THE Dow and S&P 500 closed at their highest levels since June 2008 yesterday and looked poised for more gains after strong earnings and signs of a surge in US manufacturing.
Data showing improved factory activity and strong results from shipping company UPS, seen as a gauge for economic activity, bolstered the growing impression among investors that a recovery was broadening.
The rising sentiment drew in additional buyers on a well-traded day as fears that Egypt’s turmoil could spread elsewhere lessened.
Volume was above last’s years daily average with 8.71bn shares traded on the NYSE, Amex, and Nasdaq amid reports of some large scale buying from institutional investors.
The Dow closed above the psychologically important 12,000 level for the first time since June 2008.
Scott Marcouiller, chief technical market strategist at Wells Fargo Advisors in St. Louis, said the biggest pullback in six months on Friday had lured investors. “There was an opportunity for that money that had missed out to jump in,” he said.
The Dow Jones industrial average gained 148.23 points, or 1.25 per cent, to 12,040.16. The Standard & Poor’s 500 Index rose 21.45 points, or 1.67 per cent, to 1,307.57. The Nasdaq Composite Index added 51.11 points, or 1.89 per cent, to 2,751.19.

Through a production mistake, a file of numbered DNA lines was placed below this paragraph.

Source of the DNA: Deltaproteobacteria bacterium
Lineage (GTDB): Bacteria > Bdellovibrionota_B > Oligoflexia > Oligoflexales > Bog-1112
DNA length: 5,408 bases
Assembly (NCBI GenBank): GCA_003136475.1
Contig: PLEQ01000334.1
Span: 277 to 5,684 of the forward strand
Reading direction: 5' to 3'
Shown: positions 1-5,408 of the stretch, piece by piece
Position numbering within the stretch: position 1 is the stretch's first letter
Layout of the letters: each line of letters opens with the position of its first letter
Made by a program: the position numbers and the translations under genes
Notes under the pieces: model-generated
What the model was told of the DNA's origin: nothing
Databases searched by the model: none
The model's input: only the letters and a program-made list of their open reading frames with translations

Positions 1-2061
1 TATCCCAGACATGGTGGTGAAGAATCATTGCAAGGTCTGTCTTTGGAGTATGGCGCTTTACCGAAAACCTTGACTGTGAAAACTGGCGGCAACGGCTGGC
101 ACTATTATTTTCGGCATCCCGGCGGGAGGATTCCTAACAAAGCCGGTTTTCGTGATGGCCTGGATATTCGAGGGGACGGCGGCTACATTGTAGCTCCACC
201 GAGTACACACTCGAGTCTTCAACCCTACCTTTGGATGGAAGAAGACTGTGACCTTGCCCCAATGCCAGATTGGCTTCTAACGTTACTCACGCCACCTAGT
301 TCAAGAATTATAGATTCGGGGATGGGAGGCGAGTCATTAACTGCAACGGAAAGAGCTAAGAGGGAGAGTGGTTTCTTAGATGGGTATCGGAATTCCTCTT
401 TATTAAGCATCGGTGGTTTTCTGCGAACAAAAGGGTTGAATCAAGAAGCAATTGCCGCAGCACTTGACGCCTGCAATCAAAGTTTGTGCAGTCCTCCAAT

The S&P 500 closed above 1,300 for the first time since August 2008.
“Risk is coming back into the market,” said David Lutz, managing director of trading, Stifel Nicolaus Capital Markets, Baltimore. “A lot of it is block volume which suggests it’s institutional.”
Pfizer shares rose 5.5 per cent to $19.22 after the Dow component’s income and revenue topped estimates. Pfizer also announced a new share-repurchase programme of up to $5bn of its common stock.
United Parcel Service rose 4.1 per cent to $74.59 after profit at the world’s largest package deliverer beat estimates and it forecast record-high earnings in 2011.
Signalling improvement in economic growth, the US manufacturing sector expanded at its fastest pace in nearly seven years in January, according to the Institute for Supply Management. The index’s employment component rose to its highest since 1973.
That chimed with other manufacturing reports released around the world yesterday.
The euro hit a 2-1/2 month high above $1.38, boosted by the solid global manufacturing data and easing concerns about public debt.